The wonderful (“wonderful”) thing about television is that just as soon as you think it has finally reached its nadir - Celebrity Big Brother, Duck Dynasty, Outrageous Celebrity Lookalike Behaviour Caught On Tape 2 - it somehow manages to plumb even further depths.
With that in mind, a round of applause is due for Danish television impresario Thomas Blachman, whose new show - which he has titled, rather modestly, Blachman - is so profoundly depressing it may push even The Swan from the “TV’s most deadeningly sinister creation” pedestal, turning the male gaze from an ephemeral concept into something approaching a panopticon of leering.
Here, let Time’s Melissa Locker explain the show’s concept to you: ''A woman stands naked in a room under a harsh spotlight. She’s not allowed to speak, but must stand quietly while two men sit on the couch and assess her physical attributes as a camera zooms in and out on the body parts they are discussing.''
Blachman evidently devised the format as a way to get men ''discussing the aesthetics of a female body without allowing the conversation to become pornographic or politically correct''. Truly, he is doing God’s work.
Fortunately for your opinion of Denmark in general, the response was one of widespread disgust.
One local critic and blogger, Lotte Hansen, described Blachman as ''an unsuccessful attempt to intellectualise the Roskilde County Show – the only difference being that the young fillies on view in Roskilde have been replaced by naked women''.
Blachman seemed surprised by the national - and international - uproar when the show aired earlier in the month, because he seems to believe he is broadening the minds of the Danish viewing public: ''Ungratefulness is the only thing that can really wear down the few geniuses who reside in this country. Remember, I am giving you something that you have never seen before. Don’t bite the hand that feeds you.''
He’s right on one front there. I have certainly never seen a man say this on television before, evidently because genius is in short supply in Australia and America: ''Now, I’ve always been an ass man. Would you mind turning around for a moment? Very animated nipples. How does that pussy work for you?''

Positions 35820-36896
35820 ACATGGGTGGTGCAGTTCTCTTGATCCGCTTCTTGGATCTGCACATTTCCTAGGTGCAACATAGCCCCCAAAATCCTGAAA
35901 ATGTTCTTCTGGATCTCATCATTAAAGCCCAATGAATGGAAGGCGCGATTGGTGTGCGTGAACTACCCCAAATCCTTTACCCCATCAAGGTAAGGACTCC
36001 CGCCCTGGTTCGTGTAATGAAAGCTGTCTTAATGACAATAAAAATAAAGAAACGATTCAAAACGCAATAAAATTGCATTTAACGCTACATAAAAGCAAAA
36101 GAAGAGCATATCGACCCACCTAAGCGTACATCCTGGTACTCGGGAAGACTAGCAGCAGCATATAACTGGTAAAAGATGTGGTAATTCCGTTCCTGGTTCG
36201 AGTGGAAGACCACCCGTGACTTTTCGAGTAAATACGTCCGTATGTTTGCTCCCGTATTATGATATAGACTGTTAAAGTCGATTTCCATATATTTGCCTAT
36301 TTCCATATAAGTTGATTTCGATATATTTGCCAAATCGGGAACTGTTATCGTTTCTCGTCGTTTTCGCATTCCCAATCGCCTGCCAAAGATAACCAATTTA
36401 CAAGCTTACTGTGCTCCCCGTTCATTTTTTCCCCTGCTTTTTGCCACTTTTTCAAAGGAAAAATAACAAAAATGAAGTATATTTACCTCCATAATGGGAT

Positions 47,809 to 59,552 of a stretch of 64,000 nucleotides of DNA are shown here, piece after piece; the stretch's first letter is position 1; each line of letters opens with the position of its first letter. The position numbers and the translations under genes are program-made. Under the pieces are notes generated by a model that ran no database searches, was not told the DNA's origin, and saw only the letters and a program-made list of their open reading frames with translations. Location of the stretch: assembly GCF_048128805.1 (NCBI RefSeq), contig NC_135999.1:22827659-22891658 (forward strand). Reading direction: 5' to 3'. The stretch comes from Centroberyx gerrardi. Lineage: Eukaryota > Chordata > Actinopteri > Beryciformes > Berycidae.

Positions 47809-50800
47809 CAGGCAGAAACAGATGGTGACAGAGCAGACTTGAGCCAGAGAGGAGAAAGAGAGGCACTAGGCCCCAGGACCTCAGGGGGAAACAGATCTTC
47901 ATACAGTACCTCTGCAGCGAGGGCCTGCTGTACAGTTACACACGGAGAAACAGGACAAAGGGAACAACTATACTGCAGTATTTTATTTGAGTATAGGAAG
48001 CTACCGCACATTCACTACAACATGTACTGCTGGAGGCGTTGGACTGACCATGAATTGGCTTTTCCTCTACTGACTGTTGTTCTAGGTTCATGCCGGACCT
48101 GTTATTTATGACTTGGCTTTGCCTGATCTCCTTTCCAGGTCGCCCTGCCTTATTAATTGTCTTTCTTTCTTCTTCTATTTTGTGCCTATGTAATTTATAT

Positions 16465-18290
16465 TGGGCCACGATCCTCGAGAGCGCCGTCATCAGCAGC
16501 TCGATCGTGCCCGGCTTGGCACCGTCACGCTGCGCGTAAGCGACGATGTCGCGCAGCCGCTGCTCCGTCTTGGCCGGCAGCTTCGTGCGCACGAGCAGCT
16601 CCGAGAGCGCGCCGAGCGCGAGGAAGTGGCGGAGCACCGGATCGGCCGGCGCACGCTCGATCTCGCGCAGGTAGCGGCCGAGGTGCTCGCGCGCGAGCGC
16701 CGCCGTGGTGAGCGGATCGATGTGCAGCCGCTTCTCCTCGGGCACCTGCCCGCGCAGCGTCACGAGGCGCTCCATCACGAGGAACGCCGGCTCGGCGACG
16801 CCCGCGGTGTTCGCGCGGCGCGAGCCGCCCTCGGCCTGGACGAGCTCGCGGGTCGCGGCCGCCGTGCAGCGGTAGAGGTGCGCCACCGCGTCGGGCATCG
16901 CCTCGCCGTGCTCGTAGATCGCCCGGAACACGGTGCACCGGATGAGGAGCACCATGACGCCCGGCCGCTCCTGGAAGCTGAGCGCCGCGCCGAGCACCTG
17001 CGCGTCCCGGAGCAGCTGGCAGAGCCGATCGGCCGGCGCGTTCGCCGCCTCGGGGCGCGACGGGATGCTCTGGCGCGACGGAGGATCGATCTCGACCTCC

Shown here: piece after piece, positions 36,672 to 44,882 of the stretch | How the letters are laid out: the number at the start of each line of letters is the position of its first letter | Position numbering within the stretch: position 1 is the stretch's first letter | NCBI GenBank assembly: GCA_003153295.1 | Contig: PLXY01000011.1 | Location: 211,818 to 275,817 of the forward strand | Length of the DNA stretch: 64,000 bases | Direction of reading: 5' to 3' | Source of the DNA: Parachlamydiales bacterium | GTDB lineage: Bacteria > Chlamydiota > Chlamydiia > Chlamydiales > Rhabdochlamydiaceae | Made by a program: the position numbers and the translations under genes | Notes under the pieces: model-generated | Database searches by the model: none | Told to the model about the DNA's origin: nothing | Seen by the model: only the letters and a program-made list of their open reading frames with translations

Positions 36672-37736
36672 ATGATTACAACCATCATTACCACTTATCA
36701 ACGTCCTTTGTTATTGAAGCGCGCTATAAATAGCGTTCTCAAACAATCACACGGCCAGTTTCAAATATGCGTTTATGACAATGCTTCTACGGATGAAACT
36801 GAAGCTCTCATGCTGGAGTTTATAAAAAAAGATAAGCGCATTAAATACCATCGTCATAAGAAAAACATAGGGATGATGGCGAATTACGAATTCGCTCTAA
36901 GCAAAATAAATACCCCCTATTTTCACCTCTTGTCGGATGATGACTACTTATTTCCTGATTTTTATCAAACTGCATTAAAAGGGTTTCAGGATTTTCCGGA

Perhaps the most depressing thing about the whole affair, however, is that the show was commissioned by a woman.
Sofia Fromberg, commissioning editor for the DR2 network that aired the show, is thrilled by its infamy, telling Britain’s Daily Telegraph: ''One young girl wrote to me to thank me for the show, saying it really helped her body confidence seeing a woman with cellulite.
''Women answered adverts in the paper to come on the show. And they are very happy to do it. They like their bodies and want to show the world them.
''We’ve had one school teacher who is a mum of two and past 40. It’s not controversial.''
Asked whether or not Blachman might be setting gender politics back a few centuries, Fromberg scoffed: ''We are not turning the clock back. All this gender talk has landed us in a place where the female body has become a taboo. This show is not objectifying women. It’s talking about it. Blachman came up with this program as an experiment. He wants to find out what the modern man wants.''
Ah, yes, what does the modern man want? If the volume of jeers, catcalls, whistles and general obscenities I receive when I dare to walk to the shops while wearing shorts is any indication, it seems the modern man wants to comment on women’s bodies at every given opportunity - so you could argue that Fromberg and Blachman are just formalising this situation. Yes, it’s very noble of them.
Fromberg seems to think Blachman is doing women a favour; Blachman himself certainly does.
And perhaps they’re right: if I’ve learned anything from daring to tell men who comment on my ''nice tits'' to get stuffed - that’s the family news site version - it’s that, really, they’re just complimenting me! (And also that I’m a f---ing bitch/uptight slut, but that’s beside the point.) Why can’t I just take a compliment? Why can’t we all take a compliment?